There were a few exceptions, however. One was the subject of this post, the Chrysler Cordoba (1975-1983), a sporty two-door model that sold well: background here. Cordobas were given a facelift for 1978 that detracted from the initial styling theme, so I'll deal mostly with 1975-77 Corbodas here.
What interests me about 1975-77 Cordoba Styling is the inclusion of details borrowed from cars of the past. There are three that matter. One is the prominent rectangular grill and its integration to the hood. This was nothing new, as Lincoln's Continental Mk. III of 1969 used Rolls-Royce as inspiration, and other makes were doing the same regarding Mercedes-Benz, as I posted here. Another detail was small "opera windows." The third was the arrangement of round headlights and running lights borrowed from Jaguar (see below).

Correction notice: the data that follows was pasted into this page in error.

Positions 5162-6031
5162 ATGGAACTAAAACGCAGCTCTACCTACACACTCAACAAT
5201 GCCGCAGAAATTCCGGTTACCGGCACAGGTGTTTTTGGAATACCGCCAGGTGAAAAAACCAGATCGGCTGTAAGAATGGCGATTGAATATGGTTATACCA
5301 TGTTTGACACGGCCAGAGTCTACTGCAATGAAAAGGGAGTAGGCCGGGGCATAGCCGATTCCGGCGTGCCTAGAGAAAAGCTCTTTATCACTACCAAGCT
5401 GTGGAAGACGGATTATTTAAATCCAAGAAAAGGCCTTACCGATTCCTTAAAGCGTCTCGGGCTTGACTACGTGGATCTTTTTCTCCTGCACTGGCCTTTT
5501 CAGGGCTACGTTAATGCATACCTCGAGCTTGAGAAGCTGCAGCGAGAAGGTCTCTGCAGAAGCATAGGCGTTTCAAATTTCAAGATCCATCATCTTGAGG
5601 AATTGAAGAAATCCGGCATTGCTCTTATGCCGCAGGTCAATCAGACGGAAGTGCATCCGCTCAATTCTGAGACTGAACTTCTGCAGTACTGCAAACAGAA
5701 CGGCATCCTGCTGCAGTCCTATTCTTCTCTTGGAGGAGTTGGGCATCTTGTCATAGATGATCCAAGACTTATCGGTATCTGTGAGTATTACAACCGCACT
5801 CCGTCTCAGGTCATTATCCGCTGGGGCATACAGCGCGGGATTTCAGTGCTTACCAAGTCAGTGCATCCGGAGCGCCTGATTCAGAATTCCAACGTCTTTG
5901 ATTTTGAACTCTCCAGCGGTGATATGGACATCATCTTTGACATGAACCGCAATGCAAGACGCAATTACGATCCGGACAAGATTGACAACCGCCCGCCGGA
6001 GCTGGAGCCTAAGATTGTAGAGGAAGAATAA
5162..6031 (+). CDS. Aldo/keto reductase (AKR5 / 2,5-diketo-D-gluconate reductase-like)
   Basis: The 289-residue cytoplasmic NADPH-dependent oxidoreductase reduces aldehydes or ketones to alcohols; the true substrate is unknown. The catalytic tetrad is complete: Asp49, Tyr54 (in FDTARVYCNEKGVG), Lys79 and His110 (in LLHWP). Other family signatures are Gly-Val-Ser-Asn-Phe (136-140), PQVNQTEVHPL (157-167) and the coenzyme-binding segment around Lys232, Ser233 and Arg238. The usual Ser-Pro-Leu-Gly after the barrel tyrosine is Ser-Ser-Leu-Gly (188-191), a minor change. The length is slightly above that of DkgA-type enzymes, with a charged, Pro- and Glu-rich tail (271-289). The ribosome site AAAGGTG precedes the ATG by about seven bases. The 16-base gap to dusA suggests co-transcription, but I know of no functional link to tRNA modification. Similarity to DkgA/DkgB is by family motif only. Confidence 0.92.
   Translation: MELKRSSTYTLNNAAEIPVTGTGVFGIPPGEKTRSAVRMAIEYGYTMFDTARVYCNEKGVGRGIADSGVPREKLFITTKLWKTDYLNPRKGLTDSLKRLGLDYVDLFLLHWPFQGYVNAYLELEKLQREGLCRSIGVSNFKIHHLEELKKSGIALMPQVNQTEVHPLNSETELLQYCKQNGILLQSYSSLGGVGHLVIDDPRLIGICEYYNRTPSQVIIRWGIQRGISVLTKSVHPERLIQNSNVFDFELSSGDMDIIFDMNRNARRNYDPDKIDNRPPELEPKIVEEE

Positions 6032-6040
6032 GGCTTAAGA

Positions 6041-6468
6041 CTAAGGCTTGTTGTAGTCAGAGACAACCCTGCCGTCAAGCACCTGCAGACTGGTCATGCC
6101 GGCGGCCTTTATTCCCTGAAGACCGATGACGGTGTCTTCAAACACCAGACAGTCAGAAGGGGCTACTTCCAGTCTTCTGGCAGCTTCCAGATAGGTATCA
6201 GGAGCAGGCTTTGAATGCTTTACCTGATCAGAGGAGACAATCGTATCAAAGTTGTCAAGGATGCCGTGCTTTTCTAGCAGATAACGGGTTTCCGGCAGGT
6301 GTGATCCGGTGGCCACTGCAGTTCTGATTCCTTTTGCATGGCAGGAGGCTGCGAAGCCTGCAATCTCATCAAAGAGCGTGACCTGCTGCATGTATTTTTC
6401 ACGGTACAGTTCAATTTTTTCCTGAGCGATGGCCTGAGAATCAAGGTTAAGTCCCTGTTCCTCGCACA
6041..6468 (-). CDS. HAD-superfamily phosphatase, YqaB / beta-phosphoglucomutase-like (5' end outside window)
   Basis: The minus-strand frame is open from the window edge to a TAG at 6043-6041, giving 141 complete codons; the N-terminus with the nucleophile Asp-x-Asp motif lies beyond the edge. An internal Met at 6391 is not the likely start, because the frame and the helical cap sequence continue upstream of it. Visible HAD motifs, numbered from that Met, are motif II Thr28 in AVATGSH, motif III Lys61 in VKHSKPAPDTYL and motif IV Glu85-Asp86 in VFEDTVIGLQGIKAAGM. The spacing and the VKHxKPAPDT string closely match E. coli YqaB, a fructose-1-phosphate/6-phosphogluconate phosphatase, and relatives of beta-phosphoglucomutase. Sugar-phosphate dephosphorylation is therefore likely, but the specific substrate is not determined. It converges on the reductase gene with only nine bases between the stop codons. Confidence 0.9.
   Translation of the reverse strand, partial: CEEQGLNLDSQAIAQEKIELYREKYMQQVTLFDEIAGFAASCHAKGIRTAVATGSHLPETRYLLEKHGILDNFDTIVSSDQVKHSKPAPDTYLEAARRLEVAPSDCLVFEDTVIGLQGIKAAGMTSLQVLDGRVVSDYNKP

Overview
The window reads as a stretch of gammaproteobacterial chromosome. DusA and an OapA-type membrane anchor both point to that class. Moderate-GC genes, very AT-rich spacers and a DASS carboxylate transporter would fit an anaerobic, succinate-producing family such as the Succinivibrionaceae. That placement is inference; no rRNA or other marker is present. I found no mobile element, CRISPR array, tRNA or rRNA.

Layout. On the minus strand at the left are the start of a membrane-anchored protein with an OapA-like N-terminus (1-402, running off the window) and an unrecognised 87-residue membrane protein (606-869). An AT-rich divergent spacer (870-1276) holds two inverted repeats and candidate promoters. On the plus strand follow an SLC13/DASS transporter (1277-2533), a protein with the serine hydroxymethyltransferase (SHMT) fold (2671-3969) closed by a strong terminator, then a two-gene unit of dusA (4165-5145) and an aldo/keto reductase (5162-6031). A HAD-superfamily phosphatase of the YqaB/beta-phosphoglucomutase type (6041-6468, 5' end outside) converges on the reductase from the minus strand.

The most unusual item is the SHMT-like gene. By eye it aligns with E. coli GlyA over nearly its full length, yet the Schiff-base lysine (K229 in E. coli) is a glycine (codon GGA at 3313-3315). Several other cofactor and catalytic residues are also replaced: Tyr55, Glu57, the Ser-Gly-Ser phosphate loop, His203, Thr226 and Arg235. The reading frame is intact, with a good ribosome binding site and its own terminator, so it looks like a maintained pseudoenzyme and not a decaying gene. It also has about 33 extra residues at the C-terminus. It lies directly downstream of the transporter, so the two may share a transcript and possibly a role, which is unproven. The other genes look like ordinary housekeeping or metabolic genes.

What all this added up to was not "advanced" styling, but nevertheless a pleasant looking car until the facelift intervened and marred the theme.
To save its dwindling cash supply, Chrysler Corporation resorted to badge engineering on the Cordoba. Above is the nearly-identical Dodge Charger. The main differences are the grilles and the opera window treatment.
Compare this early-1960s Jaguar front end ensemble with that of the Cordoba and Charger shown above.
This shows rear-end styling.
The final front end before the facelift.
The facelifted front. In place of the nice classical round lamps we find those ugly rectangular ones that polluted many designs during the 1970s and 80s.